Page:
Date: August 2003
Creator: Lewis, Ann S.

Public Standards/Personal Standards: A Descriptive Study of Eighth Grade Students' Selection Processes for Writing Samples to Include in an Assessment Portfolio

Description: The purpose of this study was to describe the criteria that students reported using when selecting writing samples for an assessment portfolio. Specifically, the study involved content analysis of student responses to five prompts which asked the students to give selection criteria for writing samples in language arts portfolios prepared for assessment. The population consisted of twelve eighth grade students in three urban middle schools. The students were in classes that were participating in the New Standards Portfolio Assessment Field Trial. In addition to the responses to prompts, students also submitted writing samples to be scored using New Standards rubrics. The writing samples were evaluated to determine if the students successfully selected pieces of their writing to provide evidence of standards attainment. Through the analysis of the student responses to the prompts, two categories of selection criteria were noted. Public standards were the standards that corresponded with the criteria that were presented to the students through their use of New Standards performance standards, portfolio exhibit requirements, and entry slips. Personal standards were criteria that did not correspond to the published criteria presented to the students. Ten sub-categories were identified. These ten sub-categories became the instrument for analysis and tabulation of the students' reported criteria for selecting writing samples for their portfolios. Findings indicated that students were willing to use the public standards and that they used them more frequently than personal standards in justifying selections for the assessment portfolio. However, student identification of appropriate criteria did not guarantee that the writing samples that the student submitted received scores that would indicate standards attainment.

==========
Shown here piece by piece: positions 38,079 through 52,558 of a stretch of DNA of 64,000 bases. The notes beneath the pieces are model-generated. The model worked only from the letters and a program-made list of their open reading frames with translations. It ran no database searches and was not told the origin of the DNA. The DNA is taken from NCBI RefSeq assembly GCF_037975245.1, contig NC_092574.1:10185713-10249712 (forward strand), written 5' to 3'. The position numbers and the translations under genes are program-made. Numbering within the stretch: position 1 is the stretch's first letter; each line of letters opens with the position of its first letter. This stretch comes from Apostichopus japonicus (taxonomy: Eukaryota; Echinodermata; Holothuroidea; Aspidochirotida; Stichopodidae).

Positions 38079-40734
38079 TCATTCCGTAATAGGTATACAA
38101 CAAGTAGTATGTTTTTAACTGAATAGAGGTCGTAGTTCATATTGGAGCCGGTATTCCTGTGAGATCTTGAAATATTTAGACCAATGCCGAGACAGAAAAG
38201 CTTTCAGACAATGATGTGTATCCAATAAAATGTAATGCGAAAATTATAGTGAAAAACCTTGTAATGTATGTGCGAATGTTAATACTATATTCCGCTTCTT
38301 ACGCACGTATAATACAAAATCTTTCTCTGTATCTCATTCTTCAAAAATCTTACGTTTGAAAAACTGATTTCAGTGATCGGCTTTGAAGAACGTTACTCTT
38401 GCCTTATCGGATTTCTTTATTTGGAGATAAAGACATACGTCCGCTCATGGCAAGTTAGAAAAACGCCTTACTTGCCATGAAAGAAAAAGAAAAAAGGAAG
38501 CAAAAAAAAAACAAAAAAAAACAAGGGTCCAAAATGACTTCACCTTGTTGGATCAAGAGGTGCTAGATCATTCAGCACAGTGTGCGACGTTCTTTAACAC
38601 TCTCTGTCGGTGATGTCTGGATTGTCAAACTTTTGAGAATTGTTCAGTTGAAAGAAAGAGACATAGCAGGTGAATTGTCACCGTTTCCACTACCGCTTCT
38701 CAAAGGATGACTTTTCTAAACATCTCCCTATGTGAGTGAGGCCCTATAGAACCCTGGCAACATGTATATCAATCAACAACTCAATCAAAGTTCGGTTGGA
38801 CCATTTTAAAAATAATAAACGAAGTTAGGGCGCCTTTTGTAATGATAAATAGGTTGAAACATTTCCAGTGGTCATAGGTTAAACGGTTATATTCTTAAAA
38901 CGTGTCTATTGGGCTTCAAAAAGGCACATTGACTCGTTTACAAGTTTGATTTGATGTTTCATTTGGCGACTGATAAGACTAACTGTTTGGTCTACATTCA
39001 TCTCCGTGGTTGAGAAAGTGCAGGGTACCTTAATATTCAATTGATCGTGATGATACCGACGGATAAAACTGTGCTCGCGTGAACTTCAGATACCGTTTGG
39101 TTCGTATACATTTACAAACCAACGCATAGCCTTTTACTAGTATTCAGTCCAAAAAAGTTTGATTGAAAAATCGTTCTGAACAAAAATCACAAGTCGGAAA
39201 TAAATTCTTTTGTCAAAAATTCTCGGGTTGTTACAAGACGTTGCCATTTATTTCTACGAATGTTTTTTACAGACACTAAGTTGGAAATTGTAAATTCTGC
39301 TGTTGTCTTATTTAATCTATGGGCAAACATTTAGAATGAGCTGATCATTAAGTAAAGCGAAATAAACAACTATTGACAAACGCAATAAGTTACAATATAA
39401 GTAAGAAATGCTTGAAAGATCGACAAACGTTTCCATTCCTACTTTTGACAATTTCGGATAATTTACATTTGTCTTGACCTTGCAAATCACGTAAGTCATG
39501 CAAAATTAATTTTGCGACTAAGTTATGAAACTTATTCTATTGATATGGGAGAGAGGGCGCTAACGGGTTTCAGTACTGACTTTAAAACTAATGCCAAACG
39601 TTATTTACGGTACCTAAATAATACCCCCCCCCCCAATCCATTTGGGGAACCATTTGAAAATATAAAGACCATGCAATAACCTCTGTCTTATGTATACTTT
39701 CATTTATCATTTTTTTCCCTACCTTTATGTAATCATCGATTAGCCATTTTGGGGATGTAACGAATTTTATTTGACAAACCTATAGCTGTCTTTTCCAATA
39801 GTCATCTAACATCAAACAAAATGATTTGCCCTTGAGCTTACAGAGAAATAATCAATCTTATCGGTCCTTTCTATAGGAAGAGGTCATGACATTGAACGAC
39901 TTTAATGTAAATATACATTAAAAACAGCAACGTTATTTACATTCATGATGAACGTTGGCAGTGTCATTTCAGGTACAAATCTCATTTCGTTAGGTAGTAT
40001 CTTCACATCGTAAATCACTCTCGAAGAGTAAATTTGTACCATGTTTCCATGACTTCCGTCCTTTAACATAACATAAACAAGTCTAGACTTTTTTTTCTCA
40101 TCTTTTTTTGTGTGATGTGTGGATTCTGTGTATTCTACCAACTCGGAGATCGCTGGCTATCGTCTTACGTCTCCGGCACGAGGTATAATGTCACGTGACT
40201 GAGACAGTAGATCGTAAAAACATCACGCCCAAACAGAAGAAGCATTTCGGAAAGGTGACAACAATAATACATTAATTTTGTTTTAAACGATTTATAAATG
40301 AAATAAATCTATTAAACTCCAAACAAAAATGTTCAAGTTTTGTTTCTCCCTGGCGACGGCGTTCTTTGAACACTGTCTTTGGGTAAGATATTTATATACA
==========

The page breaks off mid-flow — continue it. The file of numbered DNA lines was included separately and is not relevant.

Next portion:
Date: December 1996
Creator: Lewis, Linda Kathleen

Peer Mediation: an Empirical Exploration Empowering Elementary School Children to Resolve Conflicts Constructively

Description: Conflict is inevitable in school and in life. Many children lack skills necessary to resolve daily conflicts constructively. Without knowledge of positive ways to manage conflicts, violence may result. Limited research suggests that involvement in a peer mediation program may have a positive influence on children. This study assessed effects peer mediation training and mediation experience had on student mediators. The pretest-posttest, control-group, and quasi-experimental study investigated the effects of a year long peer mediation program implemented in a suburban elementary school.